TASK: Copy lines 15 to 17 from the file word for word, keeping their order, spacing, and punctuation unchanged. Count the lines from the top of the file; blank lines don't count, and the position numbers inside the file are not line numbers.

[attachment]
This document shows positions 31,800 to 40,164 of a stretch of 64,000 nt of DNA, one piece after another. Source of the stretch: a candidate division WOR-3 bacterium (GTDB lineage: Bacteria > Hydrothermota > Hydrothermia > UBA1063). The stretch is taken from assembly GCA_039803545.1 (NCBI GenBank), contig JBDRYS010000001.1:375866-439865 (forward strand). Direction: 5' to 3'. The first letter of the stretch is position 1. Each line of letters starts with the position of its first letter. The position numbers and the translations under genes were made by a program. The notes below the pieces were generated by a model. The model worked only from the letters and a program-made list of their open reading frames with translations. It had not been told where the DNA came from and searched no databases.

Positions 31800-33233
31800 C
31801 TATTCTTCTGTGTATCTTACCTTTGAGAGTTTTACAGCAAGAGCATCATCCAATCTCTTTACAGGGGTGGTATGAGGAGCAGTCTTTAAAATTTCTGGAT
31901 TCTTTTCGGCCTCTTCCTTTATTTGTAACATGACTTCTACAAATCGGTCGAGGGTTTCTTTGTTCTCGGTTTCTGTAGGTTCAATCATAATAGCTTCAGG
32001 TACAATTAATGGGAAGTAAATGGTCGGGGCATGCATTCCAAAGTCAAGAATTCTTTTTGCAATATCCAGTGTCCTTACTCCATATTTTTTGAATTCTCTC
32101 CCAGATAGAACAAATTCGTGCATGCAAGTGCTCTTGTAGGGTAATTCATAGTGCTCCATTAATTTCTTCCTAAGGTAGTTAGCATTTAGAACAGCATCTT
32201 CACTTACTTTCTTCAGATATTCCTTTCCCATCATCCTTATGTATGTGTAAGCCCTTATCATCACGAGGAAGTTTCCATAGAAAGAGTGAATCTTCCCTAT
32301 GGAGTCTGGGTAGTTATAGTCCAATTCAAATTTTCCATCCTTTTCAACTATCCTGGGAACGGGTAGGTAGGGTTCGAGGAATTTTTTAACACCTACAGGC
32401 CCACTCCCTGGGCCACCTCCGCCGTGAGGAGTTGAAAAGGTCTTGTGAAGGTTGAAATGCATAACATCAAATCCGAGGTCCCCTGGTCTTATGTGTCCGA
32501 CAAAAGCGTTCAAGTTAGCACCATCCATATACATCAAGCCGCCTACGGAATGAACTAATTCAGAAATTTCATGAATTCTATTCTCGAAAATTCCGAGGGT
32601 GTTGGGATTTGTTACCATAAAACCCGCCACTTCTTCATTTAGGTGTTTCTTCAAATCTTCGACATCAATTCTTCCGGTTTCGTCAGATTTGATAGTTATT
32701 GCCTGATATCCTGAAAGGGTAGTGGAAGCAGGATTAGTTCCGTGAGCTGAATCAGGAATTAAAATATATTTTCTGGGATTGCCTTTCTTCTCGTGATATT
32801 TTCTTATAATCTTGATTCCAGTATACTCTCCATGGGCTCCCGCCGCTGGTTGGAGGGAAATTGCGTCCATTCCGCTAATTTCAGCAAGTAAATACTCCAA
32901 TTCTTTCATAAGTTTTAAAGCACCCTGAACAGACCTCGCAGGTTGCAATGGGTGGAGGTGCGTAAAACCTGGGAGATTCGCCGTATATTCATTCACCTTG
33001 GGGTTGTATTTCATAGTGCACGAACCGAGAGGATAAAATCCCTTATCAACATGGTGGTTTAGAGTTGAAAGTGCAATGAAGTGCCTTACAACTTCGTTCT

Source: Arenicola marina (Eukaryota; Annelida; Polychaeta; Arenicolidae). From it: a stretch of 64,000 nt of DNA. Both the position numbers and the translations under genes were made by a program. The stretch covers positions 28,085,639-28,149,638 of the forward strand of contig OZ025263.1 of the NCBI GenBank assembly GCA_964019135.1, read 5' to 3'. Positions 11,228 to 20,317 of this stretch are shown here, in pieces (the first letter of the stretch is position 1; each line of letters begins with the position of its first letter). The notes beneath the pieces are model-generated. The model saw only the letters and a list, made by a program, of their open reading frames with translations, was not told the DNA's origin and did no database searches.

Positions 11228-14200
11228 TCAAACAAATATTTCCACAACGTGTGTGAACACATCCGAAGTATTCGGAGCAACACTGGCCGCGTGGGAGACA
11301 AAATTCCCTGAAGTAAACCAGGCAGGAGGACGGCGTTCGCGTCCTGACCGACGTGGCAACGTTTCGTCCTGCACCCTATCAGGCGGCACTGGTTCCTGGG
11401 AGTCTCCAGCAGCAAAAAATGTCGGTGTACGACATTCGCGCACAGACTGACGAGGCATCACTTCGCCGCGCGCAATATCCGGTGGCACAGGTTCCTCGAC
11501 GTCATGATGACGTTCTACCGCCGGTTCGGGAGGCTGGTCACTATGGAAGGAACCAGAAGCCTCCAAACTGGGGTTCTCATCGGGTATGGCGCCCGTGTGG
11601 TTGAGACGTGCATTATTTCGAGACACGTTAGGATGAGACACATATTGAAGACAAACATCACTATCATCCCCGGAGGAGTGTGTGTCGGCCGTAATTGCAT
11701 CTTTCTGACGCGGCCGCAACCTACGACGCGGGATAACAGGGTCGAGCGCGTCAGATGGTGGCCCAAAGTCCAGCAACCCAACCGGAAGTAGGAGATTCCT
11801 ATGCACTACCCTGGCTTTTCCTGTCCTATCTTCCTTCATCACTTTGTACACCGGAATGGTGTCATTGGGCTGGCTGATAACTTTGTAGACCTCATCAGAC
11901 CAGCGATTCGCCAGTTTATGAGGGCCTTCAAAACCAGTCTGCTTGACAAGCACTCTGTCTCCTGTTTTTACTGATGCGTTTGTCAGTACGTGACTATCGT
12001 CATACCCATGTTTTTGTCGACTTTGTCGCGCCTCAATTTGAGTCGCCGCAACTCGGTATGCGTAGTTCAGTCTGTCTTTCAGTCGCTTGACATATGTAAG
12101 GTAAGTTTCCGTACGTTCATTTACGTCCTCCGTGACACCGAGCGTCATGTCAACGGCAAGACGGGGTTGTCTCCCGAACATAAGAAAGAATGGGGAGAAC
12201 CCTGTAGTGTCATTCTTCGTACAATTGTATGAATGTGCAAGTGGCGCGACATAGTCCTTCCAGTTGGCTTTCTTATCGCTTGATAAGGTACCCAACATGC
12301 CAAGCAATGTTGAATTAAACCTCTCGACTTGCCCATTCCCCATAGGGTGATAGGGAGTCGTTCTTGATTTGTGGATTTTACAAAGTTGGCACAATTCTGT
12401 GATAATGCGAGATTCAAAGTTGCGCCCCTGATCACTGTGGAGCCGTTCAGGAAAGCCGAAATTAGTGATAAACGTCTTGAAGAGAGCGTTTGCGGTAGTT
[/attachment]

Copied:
32901 TTCTTTCATAAGTTTTAAAGCACCCTGAACAGACCTCGCAGGTTGCAATGGGTGGAGGTGCGTAAAACCTGGGAGATTCGCCGTATATTCATTCACCTTG
33001 GGGTTGTATTTCATAGTGCACGAACCGAGAGGATAAAATCCCTTATCAACATGGTGGTTTAGAGTTGAAAGTGCAATGAAGTGCCTTACAACTTCGTTCT

Source: Arenicola marina (Eukaryota; Annelida; Polychaeta; Arenicolidae). From it: a stretch of 64,000 nt of DNA. Both the position numbers and the translations under genes were made by a program. The stretch covers positions 28,085,639-28,149,638 of the forward strand of contig OZ025263.1 of the NCBI GenBank assembly GCA_964019135.1, read 5' to 3'. Positions 11,228 to 20,317 of this stretch are shown here, in pieces (the first letter of the stretch is position 1; each line of letters begins with the position of its first letter). The notes beneath the pieces are model-generated. The model saw only the letters and a list, made by a program, of their open reading frames with translations, was not told the DNA's origin and did no database searches.